Respondent attempted to mimic the signatures of each of these individuals. He did not have authority from any of them to sign their names to this document and did not have authority to use Tarinelli’s notary stamp. Tarinelli was an attorney with whom Respondent was working, and Respondent had access to Tarinelli’s office. Respondent likewise did not have any authority from American Community to take action on its behalf in relation to the Georgia property. Respondent knew the purported Subordination Agreement was false and that his conduct was wrong. (Ans. at pars. 4, 5; Tr. 26-30, 59, 64-65, 77-78).
Respondent tendered the Subordination Agreement to Prime Equity and caused the document to be filed with the local court clerk. Respondent obtained the loan and used the proceeds to pay amounts past due to American Community. (Ans. at par. 6; Tr. 30-31, 36-37).
Respondent also created a document entitled “Cancellation of Subordination Agreement” (Cancellation), which purported to show that American Community cancelled the Subordination Agreement. On this document, and without authority, Respondent signed Francois’s name and purported to notarize that signature using Tarinelli’s name and notary stamp. Respondent knew the Cancellation was false. Respondent recorded the Cancellation, on or about June 1, 2012, by filing it with the local court clerk. (Ans. at pars. 7, 8, 9; Tr. 31, 53, 64-65, 77-78; Adm. Ex. 2)1.
At that time, Respondent had not fully paid the loans from Prime Equity or American Community. According to Respondent’s testimony, he intended to record the Cancellation as soon as the loan from Prime Equity was ready to go and the purpose of the Cancellation was to put things back in order, with American Community in a first position. Respondent did not notify anyone at American Community of the Subordination Agreement or Cancellation. Respondent knew if he did so the documents would be discovered as forgeries. (Tr. 53, 57, 113).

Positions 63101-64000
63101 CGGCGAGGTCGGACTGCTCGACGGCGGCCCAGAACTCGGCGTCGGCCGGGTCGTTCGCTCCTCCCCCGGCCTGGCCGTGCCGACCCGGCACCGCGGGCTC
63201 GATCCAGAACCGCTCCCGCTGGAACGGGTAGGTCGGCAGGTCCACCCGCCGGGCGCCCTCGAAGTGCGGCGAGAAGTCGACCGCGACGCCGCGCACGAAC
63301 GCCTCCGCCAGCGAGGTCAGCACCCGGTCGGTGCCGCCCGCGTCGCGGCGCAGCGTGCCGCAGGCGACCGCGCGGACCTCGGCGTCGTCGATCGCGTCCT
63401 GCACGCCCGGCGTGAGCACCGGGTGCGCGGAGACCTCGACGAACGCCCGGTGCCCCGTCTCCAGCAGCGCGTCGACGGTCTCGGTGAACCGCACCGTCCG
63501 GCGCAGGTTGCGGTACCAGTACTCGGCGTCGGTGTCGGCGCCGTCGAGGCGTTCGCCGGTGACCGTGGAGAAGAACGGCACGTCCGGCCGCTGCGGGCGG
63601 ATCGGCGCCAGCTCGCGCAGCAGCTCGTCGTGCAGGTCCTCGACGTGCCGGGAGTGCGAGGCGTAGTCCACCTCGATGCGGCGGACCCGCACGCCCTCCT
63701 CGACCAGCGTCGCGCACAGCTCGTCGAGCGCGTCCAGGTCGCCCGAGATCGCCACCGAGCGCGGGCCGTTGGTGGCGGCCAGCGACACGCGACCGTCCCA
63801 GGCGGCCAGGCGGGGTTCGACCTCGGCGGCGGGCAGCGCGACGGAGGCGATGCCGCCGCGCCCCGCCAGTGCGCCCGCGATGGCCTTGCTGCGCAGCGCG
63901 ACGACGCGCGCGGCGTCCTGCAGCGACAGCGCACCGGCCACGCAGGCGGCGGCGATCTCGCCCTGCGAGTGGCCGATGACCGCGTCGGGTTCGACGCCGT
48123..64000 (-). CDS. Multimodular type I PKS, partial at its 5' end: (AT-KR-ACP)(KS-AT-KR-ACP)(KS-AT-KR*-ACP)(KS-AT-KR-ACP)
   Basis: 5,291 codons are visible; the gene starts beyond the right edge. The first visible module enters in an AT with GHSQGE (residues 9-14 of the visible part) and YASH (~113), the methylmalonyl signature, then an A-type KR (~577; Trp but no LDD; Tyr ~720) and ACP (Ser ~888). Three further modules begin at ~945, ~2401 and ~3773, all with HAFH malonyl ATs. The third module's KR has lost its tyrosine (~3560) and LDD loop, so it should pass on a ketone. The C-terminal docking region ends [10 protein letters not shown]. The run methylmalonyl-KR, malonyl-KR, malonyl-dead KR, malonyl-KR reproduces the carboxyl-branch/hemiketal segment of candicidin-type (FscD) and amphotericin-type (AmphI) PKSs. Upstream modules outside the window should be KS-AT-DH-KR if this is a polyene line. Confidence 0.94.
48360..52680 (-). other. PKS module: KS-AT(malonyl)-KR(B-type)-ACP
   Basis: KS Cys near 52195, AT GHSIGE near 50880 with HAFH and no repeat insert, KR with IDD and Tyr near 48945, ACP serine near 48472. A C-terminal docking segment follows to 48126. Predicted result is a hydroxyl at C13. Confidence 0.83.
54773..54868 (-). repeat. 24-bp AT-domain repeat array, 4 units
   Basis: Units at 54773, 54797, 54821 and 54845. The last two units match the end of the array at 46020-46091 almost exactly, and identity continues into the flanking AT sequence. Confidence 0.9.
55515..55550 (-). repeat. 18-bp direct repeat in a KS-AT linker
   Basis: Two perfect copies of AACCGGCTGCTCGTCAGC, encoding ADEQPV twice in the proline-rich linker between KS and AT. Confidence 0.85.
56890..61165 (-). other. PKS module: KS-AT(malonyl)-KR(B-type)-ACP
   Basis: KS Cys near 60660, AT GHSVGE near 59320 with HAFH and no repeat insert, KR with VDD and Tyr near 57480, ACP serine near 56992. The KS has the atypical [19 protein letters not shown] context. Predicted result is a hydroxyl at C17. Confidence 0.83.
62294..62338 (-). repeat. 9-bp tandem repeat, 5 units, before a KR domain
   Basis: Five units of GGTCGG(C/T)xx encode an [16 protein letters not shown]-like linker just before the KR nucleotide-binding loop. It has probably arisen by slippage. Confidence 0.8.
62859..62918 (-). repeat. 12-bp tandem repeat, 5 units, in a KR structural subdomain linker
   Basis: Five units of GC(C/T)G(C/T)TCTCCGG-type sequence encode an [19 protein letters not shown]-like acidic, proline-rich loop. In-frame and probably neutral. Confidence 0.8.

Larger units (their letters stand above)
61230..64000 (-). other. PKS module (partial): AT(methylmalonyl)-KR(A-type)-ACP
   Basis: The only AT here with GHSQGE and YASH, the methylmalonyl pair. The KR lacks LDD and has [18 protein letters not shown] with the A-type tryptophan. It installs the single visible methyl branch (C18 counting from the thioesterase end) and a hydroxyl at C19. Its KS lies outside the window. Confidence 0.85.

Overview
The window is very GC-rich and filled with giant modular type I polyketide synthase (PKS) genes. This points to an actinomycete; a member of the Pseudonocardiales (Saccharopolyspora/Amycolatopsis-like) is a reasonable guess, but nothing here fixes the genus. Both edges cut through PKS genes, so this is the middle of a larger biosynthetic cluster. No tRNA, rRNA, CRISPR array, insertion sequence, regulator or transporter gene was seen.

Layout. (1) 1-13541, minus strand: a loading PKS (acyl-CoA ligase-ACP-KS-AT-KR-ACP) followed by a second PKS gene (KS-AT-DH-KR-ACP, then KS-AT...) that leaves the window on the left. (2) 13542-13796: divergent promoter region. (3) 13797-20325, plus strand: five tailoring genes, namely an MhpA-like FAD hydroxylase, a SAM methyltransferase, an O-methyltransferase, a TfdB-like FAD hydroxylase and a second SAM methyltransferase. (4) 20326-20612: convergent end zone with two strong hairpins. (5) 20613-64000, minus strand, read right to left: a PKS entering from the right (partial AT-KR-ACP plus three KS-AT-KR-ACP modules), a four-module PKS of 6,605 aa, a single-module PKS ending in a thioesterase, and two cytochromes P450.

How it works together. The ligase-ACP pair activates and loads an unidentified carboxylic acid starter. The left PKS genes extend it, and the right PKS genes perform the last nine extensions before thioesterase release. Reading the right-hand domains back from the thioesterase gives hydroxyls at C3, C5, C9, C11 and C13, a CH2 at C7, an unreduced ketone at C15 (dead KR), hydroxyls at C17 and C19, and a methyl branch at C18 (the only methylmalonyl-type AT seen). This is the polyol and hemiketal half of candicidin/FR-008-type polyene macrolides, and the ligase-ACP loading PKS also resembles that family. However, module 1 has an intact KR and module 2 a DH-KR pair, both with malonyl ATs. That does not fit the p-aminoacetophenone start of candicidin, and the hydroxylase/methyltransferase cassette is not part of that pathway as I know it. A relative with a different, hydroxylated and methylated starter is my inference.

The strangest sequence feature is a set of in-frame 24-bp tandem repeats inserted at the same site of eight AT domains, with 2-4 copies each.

The Subordination Agreement and Cancellation came to light when American Community later foreclosed on the Georgia property. Francois first learned of those documents when they were sent to him in 2015. (Tr. 63-68). Francois sent the documents to Tarinelli, who likewise first saw them at that time, in August 2015. (Tr. 77, 85, 87).

The Hearing Board was unimpressed with the “remorse” shown by the lawyer:

Respondent engaged in serious misconduct, which entailed clear dishonesty. Respondent prepared and signed two documents, which he knew he had no authority to execute. Each document purportedly affected the right of a lender in collateral pledged to secure its loan. Respondent also falsely notarized the two documents, which ratcheted up the level of dishonesty present in this case.
Respondent’s misconduct was not a momentary lapse of judgment. Preparing, executing and purportedly notarizing these two documents involved a number of steps. Respondent also filed each document, filing the Cancellation a year and a half after the Subordination Agreement.
There was little mitigation. Respondent described some limited pro bono work. He did not present any character testimony.
Respondent suggested the Cancellation was mitigating, because it undid the Subordination Agreement. We disagree. Respondent’s theory suggests he does not understand the impact of his conduct. The Cancellation, if genuine, would have affected Prime Equity, whose loan had not been repaid when Respondent recorded the Cancellation. More fundamentally, the Cancellation constituted a second fraudulent document, which Respondent prepared knowing it was false and which provided a way to conceal the Subordination Agreement.
Respondent acknowledged his conduct was wrong and expressed remorse. However, to us, Respondent’s remorse appeared less related to his misconduct than to the overall situation involving the failure of LOP.